Restaurant Review: TenPenh Tysons
TenPenh has staged a comeback in Tysons Corner. But it isn't quite the same as the original in D.C.
When chef Jeff Tunks and his partners at Passion Food Hospitality Group announced plans to resurrect TenPenh, their paean to Pan-Asian cooking, in Tysons Corner, the food community was abuzz. Could the restaurateurs stage a comeback of the wildly popular concept that had enjoyed an 11-year run at the corner of 10th Street NW and Pennsylvania Avenue (hence the name) downtown? Could the lightning bolt of critical acclaim strike twice?
The restaurant’s newfound home in the sparkling Silverline Center certainly seems to anticipate crowds. TenPenh Tysons is vast, with seating for 244 inside and 34 outside. Designed by the architecture firm Gensler, the space is effectively broken down into a series of rooms—the Dining Room, the Tea Room, the Imperial Room (for private dining), the Dragon’s Lair bar, the Engawa sushi bar, and two cocktail lounges, the Salon and Jade Room—though the sheer scale of the place allows for some sweepingly dramatic design turns. A moon-shaped entryway outlined in ornate fretwork leads to a panorama of ebony-stained tables, floor-to-ceiling windows and an impressive art collection that includes everything from tabletop Buddhas to a multi-paneled Japanese mural of mermaids drinking tea.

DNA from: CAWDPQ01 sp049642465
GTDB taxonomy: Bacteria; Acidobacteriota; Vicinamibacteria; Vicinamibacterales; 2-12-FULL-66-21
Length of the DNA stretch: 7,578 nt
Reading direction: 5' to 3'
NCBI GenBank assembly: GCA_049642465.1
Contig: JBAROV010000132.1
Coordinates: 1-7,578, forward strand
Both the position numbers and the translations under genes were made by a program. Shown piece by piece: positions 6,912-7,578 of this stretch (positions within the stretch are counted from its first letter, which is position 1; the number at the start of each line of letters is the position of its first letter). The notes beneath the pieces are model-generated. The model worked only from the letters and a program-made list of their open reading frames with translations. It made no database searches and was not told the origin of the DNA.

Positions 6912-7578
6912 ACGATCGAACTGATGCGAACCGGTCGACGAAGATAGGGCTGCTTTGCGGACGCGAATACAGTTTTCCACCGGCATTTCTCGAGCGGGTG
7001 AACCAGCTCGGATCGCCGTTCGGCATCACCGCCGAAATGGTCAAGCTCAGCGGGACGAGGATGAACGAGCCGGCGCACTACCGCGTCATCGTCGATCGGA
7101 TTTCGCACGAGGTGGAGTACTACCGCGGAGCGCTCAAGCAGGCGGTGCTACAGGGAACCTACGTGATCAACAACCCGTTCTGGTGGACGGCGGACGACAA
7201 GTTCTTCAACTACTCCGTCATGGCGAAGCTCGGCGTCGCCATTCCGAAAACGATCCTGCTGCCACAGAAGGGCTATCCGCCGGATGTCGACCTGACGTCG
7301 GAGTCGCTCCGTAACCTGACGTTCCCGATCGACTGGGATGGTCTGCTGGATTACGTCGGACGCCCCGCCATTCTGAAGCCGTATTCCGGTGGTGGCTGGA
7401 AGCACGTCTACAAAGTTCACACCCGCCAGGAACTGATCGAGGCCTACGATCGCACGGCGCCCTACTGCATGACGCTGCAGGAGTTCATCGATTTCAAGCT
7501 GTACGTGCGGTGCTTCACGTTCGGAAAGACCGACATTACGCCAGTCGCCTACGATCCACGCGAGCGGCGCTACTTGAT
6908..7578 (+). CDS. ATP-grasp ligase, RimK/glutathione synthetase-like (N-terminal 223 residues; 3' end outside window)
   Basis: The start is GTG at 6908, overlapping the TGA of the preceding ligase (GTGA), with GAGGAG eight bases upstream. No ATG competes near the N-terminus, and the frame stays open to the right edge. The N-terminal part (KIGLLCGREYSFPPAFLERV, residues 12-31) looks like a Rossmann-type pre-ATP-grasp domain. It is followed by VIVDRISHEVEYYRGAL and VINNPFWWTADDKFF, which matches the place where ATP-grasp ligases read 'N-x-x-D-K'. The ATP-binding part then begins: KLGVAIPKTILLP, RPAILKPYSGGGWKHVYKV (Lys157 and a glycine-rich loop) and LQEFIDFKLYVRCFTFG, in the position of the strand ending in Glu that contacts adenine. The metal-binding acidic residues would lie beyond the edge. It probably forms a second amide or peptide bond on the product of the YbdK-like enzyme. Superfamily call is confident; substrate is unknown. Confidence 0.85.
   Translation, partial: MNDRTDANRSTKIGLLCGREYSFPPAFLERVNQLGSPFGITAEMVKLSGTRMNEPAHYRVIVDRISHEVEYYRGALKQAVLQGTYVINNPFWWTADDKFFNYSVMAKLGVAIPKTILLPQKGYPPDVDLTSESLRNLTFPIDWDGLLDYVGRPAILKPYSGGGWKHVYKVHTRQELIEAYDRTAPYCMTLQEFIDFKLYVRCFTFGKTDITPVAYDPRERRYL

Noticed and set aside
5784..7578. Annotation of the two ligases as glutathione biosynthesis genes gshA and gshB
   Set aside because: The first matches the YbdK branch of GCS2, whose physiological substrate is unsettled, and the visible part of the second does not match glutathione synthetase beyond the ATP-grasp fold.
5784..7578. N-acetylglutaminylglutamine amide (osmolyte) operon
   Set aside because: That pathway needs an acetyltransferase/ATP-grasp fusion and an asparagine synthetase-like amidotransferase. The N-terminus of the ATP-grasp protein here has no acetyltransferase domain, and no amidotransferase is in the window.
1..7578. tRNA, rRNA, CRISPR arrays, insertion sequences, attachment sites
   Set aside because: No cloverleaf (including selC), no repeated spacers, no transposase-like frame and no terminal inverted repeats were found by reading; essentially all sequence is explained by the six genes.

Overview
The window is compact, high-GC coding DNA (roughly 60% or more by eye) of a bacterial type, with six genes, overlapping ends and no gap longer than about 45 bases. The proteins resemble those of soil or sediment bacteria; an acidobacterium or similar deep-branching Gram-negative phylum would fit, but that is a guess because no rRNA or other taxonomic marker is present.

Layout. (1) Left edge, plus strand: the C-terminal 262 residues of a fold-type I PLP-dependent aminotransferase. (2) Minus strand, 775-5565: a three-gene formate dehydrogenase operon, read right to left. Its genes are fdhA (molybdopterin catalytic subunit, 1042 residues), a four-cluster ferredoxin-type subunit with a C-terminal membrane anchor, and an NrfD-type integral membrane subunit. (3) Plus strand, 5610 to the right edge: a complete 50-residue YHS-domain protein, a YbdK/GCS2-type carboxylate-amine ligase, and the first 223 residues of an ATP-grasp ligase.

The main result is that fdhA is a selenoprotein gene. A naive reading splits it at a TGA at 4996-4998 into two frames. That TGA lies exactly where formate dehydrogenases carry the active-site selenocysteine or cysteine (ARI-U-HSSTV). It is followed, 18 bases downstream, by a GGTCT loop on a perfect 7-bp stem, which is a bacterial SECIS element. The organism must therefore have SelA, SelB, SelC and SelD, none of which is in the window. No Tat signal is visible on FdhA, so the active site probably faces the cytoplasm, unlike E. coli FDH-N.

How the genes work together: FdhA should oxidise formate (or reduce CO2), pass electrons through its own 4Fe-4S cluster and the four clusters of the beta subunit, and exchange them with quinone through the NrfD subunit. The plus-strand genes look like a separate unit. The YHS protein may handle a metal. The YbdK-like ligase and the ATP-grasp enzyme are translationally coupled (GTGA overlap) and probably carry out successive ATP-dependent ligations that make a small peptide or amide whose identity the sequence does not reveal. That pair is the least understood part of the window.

Variously sexy, inviting and sumptuous, TenPenh is a perfect date spot—especially if you start off with one of the delightful specialty cocktails. In the Jungle Bird, yellow Chartreuse provides an herbal kick to a blend of Irish whiskey, Lillet Blanc and cacao. A touch of apricot jam lends just the right smack of sweetness to a gin-based Lotus Sour. I’d recommend unwinding over a bubbling skillet of crab Rangoon dip, a riff on the Americanized takeout staple which, in this case, is served with sweet chili sauce and wonton chips.
TenPenh Tysons does honor a few of the original’s greatest hits, reviving popular dishes like Chinese-style smoked lobster over crispy spinach, and shrimp in red-Thai curry. Chef Cliff Wharton, who helmed the original D.C. location, recently replaced Miles Vaden in the kitchen.
At the same time, the new restaurant, which opened in late 2016, isn’t an exact replica of its predecessor. Much has changed in the dining landscape since the year 2000, when the first TenPenh opened its doors, Tunks explains: “A fast-casual explosion has taken place. Sixteen years ago, no one was serving ramen. Back then, people had an appetizer, entrée and dessert. Now, things are more shareable and accessible. People aren’t committed to $29 entrées, so we changed up the format.”